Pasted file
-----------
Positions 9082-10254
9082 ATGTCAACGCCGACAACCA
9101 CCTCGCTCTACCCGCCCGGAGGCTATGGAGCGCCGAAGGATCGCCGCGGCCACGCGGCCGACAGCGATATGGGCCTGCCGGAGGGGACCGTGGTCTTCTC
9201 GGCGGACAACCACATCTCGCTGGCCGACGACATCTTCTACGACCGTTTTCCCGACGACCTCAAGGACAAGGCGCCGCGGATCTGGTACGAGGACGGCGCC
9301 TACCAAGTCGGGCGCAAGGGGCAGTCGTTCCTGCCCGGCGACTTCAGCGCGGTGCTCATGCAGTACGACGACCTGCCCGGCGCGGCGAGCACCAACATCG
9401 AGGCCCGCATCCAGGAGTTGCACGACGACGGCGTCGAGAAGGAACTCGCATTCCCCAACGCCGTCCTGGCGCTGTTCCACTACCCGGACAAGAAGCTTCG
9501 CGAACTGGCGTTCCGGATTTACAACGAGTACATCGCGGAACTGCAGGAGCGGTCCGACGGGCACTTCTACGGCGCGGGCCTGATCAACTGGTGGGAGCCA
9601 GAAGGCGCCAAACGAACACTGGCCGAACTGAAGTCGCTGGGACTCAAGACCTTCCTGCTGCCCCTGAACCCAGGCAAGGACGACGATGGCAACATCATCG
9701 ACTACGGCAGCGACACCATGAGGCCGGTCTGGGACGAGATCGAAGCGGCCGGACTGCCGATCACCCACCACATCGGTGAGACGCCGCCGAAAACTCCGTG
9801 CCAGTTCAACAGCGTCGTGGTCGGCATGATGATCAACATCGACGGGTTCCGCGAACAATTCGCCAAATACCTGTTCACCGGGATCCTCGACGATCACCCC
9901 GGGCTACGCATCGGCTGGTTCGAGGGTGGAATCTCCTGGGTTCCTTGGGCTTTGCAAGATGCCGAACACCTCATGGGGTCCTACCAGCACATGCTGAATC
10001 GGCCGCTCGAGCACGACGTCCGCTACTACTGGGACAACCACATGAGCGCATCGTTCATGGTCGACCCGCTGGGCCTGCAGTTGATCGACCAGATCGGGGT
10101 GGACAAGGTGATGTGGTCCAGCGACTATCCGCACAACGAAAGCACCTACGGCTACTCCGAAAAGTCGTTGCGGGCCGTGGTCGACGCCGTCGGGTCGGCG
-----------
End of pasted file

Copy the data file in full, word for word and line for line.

Positions 9082-10254
9082 ATGTCAACGCCGACAACCA
9101 CCTCGCTCTACCCGCCCGGAGGCTATGGAGCGCCGAAGGATCGCCGCGGCCACGCGGCCGACAGCGATATGGGCCTGCCGGAGGGGACCGTGGTCTTCTC
9201 GGCGGACAACCACATCTCGCTGGCCGACGACATCTTCTACGACCGTTTTCCCGACGACCTCAAGGACAAGGCGCCGCGGATCTGGTACGAGGACGGCGCC
9301 TACCAAGTCGGGCGCAAGGGGCAGTCGTTCCTGCCCGGCGACTTCAGCGCGGTGCTCATGCAGTACGACGACCTGCCCGGCGCGGCGAGCACCAACATCG
9401 AGGCCCGCATCCAGGAGTTGCACGACGACGGCGTCGAGAAGGAACTCGCATTCCCCAACGCCGTCCTGGCGCTGTTCCACTACCCGGACAAGAAGCTTCG
9501 CGAACTGGCGTTCCGGATTTACAACGAGTACATCGCGGAACTGCAGGAGCGGTCCGACGGGCACTTCTACGGCGCGGGCCTGATCAACTGGTGGGAGCCA
9601 GAAGGCGCCAAACGAACACTGGCCGAACTGAAGTCGCTGGGACTCAAGACCTTCCTGCTGCCCCTGAACCCAGGCAAGGACGACGATGGCAACATCATCG
9701 ACTACGGCAGCGACACCATGAGGCCGGTCTGGGACGAGATCGAAGCGGCCGGACTGCCGATCACCCACCACATCGGTGAGACGCCGCCGAAAACTCCGTG
9801 CCAGTTCAACAGCGTCGTGGTCGGCATGATGATCAACATCGACGGGTTCCGCGAACAATTCGCCAAATACCTGTTCACCGGGATCCTCGACGATCACCCC
9901 GGGCTACGCATCGGCTGGTTCGAGGGTGGAATCTCCTGGGTTCCTTGGGCTTTGCAAGATGCCGAACACCTCATGGGGTCCTACCAGCACATGCTGAATC
10001 GGCCGCTCGAGCACGACGTCCGCTACTACTGGGACAACCACATGAGCGCATCGTTCATGGTCGACCCGCTGGGCCTGCAGTTGATCGACCAGATCGGGGT
10101 GGACAAGGTGATGTGGTCCAGCGACTATCCGCACAACGAAAGCACCTACGGCTACTCCGAAAAGTCGTTGCGGGCCGTGGTCGACGCCGTCGGGTCGGCG